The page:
The vacation blogs – usually posted weeks after our actual vacations – are truly labors of love. They represent hours and hours of writing, editing and photograph/video uploading time. I write the most detailed representations of the trips that I can, knowing that I will enjoy looking back on them in the near and far future (I am my own biggest fan), and hoping that Sonja will be grateful for the memories someday too. I thank anyone who stops by and takes the time to share in the memories with us.
My child has thrown up three times in her life. Once, when she was an infant and had norovirus, once when she had a bad cold and couldn’t get a hold of her coughing, and once, thirty minutes before boarding a flight to California.
I’m no good with vomit. I’m petrified of it. I’m (unwillingly) obsessed with it to the point that I count instances of it. Yet I’d like to think that what I did in this situation, faced with a small child covered in barf-soaked clothes, the smell of which is particularly satanic, was the same thing that any reasonable person would have done. I threw the clothes away in the airport trash can. It felt weird, and definitely not #zerowaste, but it was that or travel around with them for a week. I got very little pushback from Sonja; she only said she’d miss the clothes.
Luckily, my child was not actually sick, just sick with excitement. After the “incident,” she said she felt much better, and she returned to practicing “the floss.”
On the plane, after the “incident.”
We decided very soon after returning from our vacation last year, which included Disneyland, Legoland and the San Diego zoo, that we’d return this year for an exclusive Disney vacation. Since we were in the park for five days and I did not take notes, I cannot assign specific events to specific days, so instead I have decided to recall the experience in categories, the first of which is:
Deep (Disney) Thoughts
I have always loved Disneyland even though I was never, at any time in my life, obsessed with Disney movies or Disney characters. I never wanted to be a princess, and I never drew Minnie Mouse in my school notebooks. To tell you the truth, I find Minnie Mouse a little obnoxious.
The Disneyland Entrance
But Disneyland. I should live there. I’ve lived in the same place for nearly 40 years and I still can’t remember, if I want to take the back road the bank, do I turn at the first light after the frozen yogurt shop or the second? (Navigating by landmarks is surely part of the problem.) But the instant I step foot in Disneyland, I know exactly where I am and where everything else is in relation to me. I know how to get where I’m going and I never get lost. If that isn’t Disney magic, I don’t know what is.
In front of Sleeping Beauty Castle. If you are facing this direction, go right for Frontier and Adventure Lands, left for Tomorrowland, and through the Castle for Fantasyland.
I’ll admit that the prospect of going to Disney two years in a row seemed like it might be excessive, but it allowed us to plan for things that we always forgot in previous years, like making reservations to eat at Blue Bayou, the restaurant inside The Pirates of the Caribbean ride. And we knew that, having experienced it once already, Sonja would have a much better time than she did the previous year.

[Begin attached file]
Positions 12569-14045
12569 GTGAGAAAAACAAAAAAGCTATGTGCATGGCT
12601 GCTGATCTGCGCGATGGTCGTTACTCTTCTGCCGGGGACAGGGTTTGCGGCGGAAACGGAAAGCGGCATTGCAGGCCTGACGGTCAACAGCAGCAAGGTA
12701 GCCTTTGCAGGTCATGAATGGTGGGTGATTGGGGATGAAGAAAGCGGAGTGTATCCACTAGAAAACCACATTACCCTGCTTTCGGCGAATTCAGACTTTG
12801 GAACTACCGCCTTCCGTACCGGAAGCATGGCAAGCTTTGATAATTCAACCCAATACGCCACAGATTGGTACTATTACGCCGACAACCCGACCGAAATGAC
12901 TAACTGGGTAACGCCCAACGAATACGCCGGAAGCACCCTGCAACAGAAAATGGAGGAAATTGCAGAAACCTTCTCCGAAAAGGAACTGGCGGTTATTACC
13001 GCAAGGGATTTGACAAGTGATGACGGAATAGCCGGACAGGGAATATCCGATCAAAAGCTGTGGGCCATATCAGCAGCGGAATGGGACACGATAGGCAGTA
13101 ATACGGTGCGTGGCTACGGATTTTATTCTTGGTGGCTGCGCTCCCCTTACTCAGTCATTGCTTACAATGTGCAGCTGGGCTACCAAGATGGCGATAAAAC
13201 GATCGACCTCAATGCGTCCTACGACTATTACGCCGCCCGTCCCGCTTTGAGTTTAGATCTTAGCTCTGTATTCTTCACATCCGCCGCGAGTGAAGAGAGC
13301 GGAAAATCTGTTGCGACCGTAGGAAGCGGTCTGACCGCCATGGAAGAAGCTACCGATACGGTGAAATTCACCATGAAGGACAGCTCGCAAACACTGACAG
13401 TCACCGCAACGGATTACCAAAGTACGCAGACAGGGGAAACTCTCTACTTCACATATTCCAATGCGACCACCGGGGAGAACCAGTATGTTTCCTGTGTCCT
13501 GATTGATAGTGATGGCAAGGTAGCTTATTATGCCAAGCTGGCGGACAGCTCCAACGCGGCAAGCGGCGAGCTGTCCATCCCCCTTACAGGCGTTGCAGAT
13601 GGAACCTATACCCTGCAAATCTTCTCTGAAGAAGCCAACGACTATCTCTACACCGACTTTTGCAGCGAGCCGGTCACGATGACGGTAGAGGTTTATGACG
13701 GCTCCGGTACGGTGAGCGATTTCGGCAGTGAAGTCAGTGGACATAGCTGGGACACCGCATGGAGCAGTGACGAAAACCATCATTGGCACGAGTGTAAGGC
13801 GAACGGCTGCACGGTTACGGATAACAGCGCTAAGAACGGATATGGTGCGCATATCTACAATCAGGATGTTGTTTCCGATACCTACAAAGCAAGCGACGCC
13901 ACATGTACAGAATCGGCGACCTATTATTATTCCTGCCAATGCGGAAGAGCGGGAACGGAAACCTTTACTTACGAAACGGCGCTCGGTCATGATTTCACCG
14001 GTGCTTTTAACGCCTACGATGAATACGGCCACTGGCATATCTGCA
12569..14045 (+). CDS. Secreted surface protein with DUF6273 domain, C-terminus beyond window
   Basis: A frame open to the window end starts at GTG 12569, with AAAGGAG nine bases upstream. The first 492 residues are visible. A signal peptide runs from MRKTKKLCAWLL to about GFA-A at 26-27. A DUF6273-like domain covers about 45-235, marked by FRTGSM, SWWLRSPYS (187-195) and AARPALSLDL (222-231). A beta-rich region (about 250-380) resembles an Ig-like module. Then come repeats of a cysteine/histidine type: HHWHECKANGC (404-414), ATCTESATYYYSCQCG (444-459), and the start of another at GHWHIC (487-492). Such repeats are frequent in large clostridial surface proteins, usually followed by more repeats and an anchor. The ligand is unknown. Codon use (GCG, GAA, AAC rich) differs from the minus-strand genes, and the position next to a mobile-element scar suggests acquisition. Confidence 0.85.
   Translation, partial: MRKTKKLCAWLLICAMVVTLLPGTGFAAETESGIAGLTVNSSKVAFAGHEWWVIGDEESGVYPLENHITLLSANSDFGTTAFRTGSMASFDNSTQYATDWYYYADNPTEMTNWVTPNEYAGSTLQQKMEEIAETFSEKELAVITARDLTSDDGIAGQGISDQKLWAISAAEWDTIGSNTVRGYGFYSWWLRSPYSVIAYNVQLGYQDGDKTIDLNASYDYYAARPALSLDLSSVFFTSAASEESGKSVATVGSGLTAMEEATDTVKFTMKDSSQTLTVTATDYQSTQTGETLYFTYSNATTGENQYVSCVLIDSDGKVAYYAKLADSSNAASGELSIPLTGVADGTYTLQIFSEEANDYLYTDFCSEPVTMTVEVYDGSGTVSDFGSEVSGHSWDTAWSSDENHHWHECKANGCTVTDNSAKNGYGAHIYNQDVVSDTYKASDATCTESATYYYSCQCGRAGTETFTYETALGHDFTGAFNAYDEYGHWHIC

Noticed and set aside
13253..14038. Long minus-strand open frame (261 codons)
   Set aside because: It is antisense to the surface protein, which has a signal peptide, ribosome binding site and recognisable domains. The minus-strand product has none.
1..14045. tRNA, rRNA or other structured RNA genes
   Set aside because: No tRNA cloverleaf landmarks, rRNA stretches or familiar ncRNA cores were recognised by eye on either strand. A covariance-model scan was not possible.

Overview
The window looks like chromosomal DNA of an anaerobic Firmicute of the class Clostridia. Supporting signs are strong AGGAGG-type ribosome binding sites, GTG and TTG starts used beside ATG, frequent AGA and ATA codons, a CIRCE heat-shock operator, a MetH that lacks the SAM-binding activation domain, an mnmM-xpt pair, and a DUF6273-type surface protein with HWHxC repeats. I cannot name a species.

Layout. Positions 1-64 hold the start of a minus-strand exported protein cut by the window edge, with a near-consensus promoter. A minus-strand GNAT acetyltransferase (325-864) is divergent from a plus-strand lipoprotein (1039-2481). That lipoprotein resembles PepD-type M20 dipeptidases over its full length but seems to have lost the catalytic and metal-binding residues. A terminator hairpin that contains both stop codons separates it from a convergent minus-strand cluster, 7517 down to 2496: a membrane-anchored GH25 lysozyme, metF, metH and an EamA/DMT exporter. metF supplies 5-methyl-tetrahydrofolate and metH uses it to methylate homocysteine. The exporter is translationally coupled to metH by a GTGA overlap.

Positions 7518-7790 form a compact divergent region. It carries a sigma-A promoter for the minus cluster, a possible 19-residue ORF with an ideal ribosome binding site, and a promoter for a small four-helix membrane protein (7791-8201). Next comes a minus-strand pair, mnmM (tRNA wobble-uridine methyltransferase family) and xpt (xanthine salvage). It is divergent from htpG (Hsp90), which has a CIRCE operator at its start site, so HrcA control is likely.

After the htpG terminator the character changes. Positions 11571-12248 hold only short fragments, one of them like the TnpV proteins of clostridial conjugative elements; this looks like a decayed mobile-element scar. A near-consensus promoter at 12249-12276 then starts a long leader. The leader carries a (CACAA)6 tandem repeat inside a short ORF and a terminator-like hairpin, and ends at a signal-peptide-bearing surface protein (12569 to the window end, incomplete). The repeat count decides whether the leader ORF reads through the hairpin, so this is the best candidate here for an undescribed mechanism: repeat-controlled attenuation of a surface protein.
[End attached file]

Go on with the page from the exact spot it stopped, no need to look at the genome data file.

Reading the menu in Blue Bayou.
The menus have their own little flashlights!
I was not prepared for the level of pushback we got on the rides last year. I think of Disneyland as a kid paradise and I figured she would love all of it. I knew that during my first visit, at age 5, I was scared of most everything, but my daughter is much braver and more excited about new experiences than I was. Or am. But it is also true that Disneyland is an overwhelming place to be. For example, though I do not consider it necessarily loud within the park, I could not understand a single thing any family member said without asking them to repeat it at least once, which was exhausting for everyone. I spent a lot of time regrettably chastising Sonja that she needed to look directly at me when she was talking.
While we’re on the subject of noise – the rides. Some of them are too loud. The rest are way too loud. The worst offender is the Indiana Jones ride, which Sonja was luckily too short to go on, but which, for some reason* even though I’ve never favored that ride, I went on anyway.
In front of Big Thunder Mountain Railroad which is a nice, smooth, fun roller coaster. And yes, it is too loud, but only in parts.
Then there’s the crowds. It was busier this time than when we went last year, due to the opening of Pixar Pier in California Adventure. Having been in DisneyWorld when Magic Kingdom hit capacity, this was nowhere near that bad. However, trying to keep track of your child and look at your phone for ride wait times or MaxPass return times while navigating to your next destination is enough to make your head spin. It’s hard to walk without bumping into someone even if your attention is focused solely on walking. All credit to Disney though, they know this. It’s why there are multiple people operating each ride, using traffic controller motions to get you to move in the right direction at the right time. The same with parades. With the exception of the restaurants, Disney is ridiculously efficient. If it were up to all these dazed, glazed and exhausted tourists to navigate on to the rides themselves, the lines would never move.